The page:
Baby Blues: Sometimes Itâ€™s Harder To Cope With The Manic Highs Of Motherhood Than The Lows
Thereâ€™s this misconception about depressed people that weâ€™re depressed all the time. I imagine some of you might think this of me given that I write a weekly column about PPD. But Iâ€™m not some kind of depressed murky swamp creature in real life. Around people I like, Iâ€™m actually more like an overzealous but loving Yorkie pup, minus the ankle biting!
Like everyone else, I experience moments, even days, of elation â€“ when things just seem to fall into place. The way PPD coincides with these high moments, however, changes the effect on me. The truth is, sometimes itâ€™s even harder to cope with my highs than my lows.
Depression, like many mental illnesses, is a security blanket. In the same way the anorexic person uses starvation to feel in control, my low moments are a familiar place where my PPD is justified. I get to a point when crying actually feels good, and isolation feels right. Iâ€™m used to feeling sad, lonely, whatever. It sucks, but Iâ€™ve dealt with it before so I know what to expect out of it.
So when things are going well, itâ€™s like suddenly I have this intense vulnerability. I caught an episode of “Reba” where she describes these daunting feelings to her daughter as the â€œgoing-good blues,â€ which I think is a perfect and catchy term for it.
Take several weeks ago, when my husband had his first vacation since our toddler was born. We had a whole week together, a week we used for necessary stuff like cleaning and errands, but also for me getting more alone time and us getting reacquainted as a couple. We spent time just lounging on the floor while our daughter toddled around us. We watched movies and cooked meals. We didnâ€™t do a single extravagant thingâ€”it was the best â€œstaycationâ€ ever.
But during this brief period of rest, I was so completely on edge as I kept waiting for â€œitâ€ to happen. You know, an unexpected bill in the mail, or a sudden illness. A fight with my husband. My daughterâ€™s first serious injuryâ€”a broken arm, or a gash in her leg. Or something completely insane, like the death of one of my parents, or the apartment burning down. Or finding out I have lung cancer/throat cancer/a brain aneurysm. Or all three. I donâ€™t think about this stuff when Iâ€™m going through a â€œdownâ€ period, because stuff already sucks, so whatever.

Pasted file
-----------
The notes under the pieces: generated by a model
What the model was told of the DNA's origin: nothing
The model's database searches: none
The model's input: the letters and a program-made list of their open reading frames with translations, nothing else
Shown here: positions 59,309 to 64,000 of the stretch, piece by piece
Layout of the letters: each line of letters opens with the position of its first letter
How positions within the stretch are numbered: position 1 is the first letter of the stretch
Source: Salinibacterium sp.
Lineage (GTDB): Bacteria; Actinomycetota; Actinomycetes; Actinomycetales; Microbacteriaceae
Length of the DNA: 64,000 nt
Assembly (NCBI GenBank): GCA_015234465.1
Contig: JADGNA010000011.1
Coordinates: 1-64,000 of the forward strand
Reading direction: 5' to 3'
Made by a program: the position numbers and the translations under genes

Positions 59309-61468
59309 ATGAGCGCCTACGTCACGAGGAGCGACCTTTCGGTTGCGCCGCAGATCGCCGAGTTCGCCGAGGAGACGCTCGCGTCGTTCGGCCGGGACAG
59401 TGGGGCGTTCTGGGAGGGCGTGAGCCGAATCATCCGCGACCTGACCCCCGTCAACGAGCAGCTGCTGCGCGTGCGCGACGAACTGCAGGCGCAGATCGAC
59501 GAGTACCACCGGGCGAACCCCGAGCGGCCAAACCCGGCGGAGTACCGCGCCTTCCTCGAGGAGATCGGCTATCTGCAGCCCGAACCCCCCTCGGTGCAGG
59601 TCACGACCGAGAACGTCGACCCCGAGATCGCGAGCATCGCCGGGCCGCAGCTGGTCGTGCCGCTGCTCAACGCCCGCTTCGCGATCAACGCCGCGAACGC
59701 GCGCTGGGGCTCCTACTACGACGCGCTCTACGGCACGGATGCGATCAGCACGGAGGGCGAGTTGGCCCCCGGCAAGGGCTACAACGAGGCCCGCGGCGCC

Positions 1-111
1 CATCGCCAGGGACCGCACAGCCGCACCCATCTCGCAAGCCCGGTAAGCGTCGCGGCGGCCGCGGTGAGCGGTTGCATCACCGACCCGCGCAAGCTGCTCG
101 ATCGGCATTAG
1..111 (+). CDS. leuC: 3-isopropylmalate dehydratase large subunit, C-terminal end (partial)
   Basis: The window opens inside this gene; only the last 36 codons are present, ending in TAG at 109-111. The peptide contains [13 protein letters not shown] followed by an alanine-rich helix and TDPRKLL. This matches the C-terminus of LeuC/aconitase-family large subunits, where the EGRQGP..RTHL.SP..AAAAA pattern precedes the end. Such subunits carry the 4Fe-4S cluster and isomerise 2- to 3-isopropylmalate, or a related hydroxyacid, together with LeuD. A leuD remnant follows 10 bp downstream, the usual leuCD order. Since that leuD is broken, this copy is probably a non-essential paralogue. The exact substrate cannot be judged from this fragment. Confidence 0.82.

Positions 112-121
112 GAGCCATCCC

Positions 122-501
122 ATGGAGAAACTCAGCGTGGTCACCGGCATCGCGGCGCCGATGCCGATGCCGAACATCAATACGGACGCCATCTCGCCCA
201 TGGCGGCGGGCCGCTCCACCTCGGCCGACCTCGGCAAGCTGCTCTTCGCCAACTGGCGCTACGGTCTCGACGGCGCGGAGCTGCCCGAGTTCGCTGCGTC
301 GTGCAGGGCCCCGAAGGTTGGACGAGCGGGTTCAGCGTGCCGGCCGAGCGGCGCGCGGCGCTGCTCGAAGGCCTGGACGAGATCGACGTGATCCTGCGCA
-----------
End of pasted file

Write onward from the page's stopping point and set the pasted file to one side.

But when things are going well, these borderline absurd worries literally keep me up at night. WebMD doesnâ€™t help. Taking my smartphone to bed for reading purposes doesnâ€™t help, either. But even when I try to distract myself from these imaginary ailments by reading benign or humorous things, I still canâ€™t sleep. For the first few hours I will flicker in and out of the REM stage, my brain constructing and reconstructing sentences about the same topic.
For instance, last night I went to sleep after reading some stuff on a specific friendâ€™s Facebook page. For the next few hours, my friendâ€™s name paired with imaginary activities kept popping up in my head like a live mental newsfeed. And thereâ€™s always a song, too, a single song on repeat play that sticks with me until my brain finally â€œresetsâ€ sometime between two and four in the morning. When I wake up with a new song in my head, I know Iâ€™ve finally obtained some actual sleep.
What the hell is this?
But Iâ€™ve noticed this only tends to happen when Iâ€™m going through a â€œgoodâ€ period. When everyone in my family is mostly happy and there are plenty of exciting things on the horizon. When Iâ€™m down, I kind of just fall asleep and everything goes blank. This actually makes me wonder if Iâ€™m more on the bipolar side, and the racing thoughts are a product of my manic episodes.
Thereâ€™s also the possibilityâ€”and this is going to rub many of you the wrong way, Iâ€™m sure, but I have to say itâ€”that this is just what happens to your brain when you become a mother. I know a handful of other women who feel like their brains are on overdrive like this, yet they donâ€™t have a history of mental health problems. I canâ€™t pinpoint exactly what it might be about motherhood that triggers this.
I do know, however, that being responsible for the life of a child does make me check and double check things I wouldnâ€™t have paid much attention to in my previous life. And all this checking and re-checking puts me on the defensive and doesnâ€™t give my brain much of a chance to settle down.